Loading the player...
A:

A company's worth - its total value - is its market capitalization, and it is represented by the company's stock price. Market cap (as it is commonly referred to) is equal to the stock price multiplied by the number of shares outstanding.

For example, a stock with a $5 stock price and 10 million shares outstanding/trading is worth $50 million ($5 x 10 million). If we take this one step further, we can see that a company that has a $10 stock price and one million shares outstanding (market cap = $10 million) is worth less than a company with a $5 stock price and 10 million shares outstanding (market cap = $50 million). Thus, the stock price is a relative and proportional value of a company's worth and only represents percentage changes in market cap at any given point in time. Any percentage changes in a stock price will result in an equal percentage change in a company's value. This is the reason why investors are so concerned with stock prices and any changes that may occur since a $0.10 drop in a $5 stock can result in a $100,000 loss for shareholders with one million shares.

The next logical question is: Who sets stock prices and how are they calculated? In simple terms, the stock price of a company is calculated when a company goes public, an event called an initial public offering. This is when a company will pay an investment bank a lot of money to use very complex formulas and valuation techniques to derive a company's value by determining how many shares will be offered to the public and at what price. For example, a company whose value is estimated at $100 million may want to issue 10 million shares at $10 per share or they may want to issue 20 million at $5 a share.

(For more information on stocks and the factors that influence their prices, please see our tutorial Intro to Fundamental Analysis.)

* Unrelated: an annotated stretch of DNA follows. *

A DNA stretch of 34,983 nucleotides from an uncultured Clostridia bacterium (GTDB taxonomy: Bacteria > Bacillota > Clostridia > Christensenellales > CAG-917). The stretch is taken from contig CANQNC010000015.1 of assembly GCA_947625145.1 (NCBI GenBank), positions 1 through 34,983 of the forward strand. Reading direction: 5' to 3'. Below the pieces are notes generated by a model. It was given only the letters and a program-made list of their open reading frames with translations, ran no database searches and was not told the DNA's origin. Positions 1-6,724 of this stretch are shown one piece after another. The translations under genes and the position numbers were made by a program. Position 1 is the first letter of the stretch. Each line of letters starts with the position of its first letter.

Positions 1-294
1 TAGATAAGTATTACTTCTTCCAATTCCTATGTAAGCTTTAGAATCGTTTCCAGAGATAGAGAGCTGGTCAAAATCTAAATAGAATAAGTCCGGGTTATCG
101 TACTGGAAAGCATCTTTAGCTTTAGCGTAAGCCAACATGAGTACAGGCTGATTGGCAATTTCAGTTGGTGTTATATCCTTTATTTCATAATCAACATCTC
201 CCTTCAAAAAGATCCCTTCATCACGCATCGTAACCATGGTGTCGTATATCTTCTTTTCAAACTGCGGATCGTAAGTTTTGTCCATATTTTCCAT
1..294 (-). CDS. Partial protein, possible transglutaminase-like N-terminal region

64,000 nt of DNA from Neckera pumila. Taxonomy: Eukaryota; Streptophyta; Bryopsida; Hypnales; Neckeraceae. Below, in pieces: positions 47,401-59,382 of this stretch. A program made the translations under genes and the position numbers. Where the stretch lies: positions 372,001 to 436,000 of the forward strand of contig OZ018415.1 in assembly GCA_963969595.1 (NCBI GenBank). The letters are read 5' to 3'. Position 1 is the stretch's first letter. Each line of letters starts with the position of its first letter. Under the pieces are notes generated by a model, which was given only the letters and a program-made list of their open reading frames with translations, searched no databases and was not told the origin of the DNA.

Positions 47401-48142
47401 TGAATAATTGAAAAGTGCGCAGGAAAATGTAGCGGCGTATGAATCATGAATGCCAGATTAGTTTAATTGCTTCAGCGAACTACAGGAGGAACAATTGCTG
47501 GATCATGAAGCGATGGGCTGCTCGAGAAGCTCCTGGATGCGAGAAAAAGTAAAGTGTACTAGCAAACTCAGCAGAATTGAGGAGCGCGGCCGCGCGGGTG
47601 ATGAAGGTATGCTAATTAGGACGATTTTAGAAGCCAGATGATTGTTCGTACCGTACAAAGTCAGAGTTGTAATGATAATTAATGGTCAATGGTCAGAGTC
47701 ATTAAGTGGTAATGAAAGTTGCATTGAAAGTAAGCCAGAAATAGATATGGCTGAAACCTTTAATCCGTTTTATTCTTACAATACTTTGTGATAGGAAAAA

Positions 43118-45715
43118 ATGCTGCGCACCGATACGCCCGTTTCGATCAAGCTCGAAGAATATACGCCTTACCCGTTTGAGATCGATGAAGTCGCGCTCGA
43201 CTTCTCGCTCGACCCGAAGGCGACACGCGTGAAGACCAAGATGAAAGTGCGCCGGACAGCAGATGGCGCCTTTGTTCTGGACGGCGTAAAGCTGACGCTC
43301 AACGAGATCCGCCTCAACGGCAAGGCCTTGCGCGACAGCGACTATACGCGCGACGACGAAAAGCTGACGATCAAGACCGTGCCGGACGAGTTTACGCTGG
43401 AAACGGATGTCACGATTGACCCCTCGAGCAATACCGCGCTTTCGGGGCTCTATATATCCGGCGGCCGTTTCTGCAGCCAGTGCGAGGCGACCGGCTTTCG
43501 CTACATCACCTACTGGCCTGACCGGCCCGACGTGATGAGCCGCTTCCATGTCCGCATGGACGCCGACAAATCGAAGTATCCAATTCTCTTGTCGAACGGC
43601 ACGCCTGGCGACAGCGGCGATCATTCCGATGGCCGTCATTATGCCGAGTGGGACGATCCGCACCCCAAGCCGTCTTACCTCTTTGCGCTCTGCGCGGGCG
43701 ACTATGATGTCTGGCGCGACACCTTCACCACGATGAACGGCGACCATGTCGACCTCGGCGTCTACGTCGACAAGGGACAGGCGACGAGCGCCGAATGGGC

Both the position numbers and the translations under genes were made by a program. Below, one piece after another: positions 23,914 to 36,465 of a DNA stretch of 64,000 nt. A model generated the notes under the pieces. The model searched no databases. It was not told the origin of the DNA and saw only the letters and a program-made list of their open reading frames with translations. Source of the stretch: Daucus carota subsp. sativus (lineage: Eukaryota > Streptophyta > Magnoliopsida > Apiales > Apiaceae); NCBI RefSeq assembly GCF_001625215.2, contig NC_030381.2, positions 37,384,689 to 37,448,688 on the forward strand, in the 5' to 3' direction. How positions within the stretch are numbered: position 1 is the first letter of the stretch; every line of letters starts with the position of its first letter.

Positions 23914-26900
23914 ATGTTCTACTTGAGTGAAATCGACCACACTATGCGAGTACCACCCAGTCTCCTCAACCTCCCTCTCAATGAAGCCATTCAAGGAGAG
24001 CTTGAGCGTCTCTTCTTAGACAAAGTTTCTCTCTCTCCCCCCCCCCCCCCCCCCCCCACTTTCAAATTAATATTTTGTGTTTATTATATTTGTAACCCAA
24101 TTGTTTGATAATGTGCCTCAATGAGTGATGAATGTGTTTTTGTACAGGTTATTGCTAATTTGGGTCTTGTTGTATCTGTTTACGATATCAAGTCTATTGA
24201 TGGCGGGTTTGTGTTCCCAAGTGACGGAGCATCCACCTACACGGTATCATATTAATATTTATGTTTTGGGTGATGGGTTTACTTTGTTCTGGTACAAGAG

RELATED FAQS
  1. Why is the value of capital stock important to public shareholders?

    Understand what capital stock is and how it's issued and authorized. Learn why the value of capital stock important to public ... Read Answer >>
  2. What's the difference between a capital stock and a treasury stock?

    Learn about treasury capital stock, how to calculate a company's capital and treasury stock, and the differences between ... Read Answer >>
  3. What is a mutual fund's NAV?

  4. Do stock splits and stock dividends affect stockholder equity?

    Learn about stockholders' equity, stock splits and stock dividends and why stock splits and stock dividends do not affect ... Read Answer >>
  5. What is the difference between market capitalization and shares outstanding?

    Understand the relationship between shares outstanding and market capitalization and how market cap is interpreted to establish ... Read Answer >>
  6. Why would I need to know how many outstanding shares the shareholders have?

    Find out why shareholders should know how many outstanding shares have been issued by a corporation, and learn what happens ... Read Answer >>
Related Articles
  1. Investing

    What's A Company’s Worth, And Who Determines Its Stock Price?

    A company’s worth is the same as its market capitalization. Market capitalization is stock price multiplied by number of outstanding shares.
  2. Investing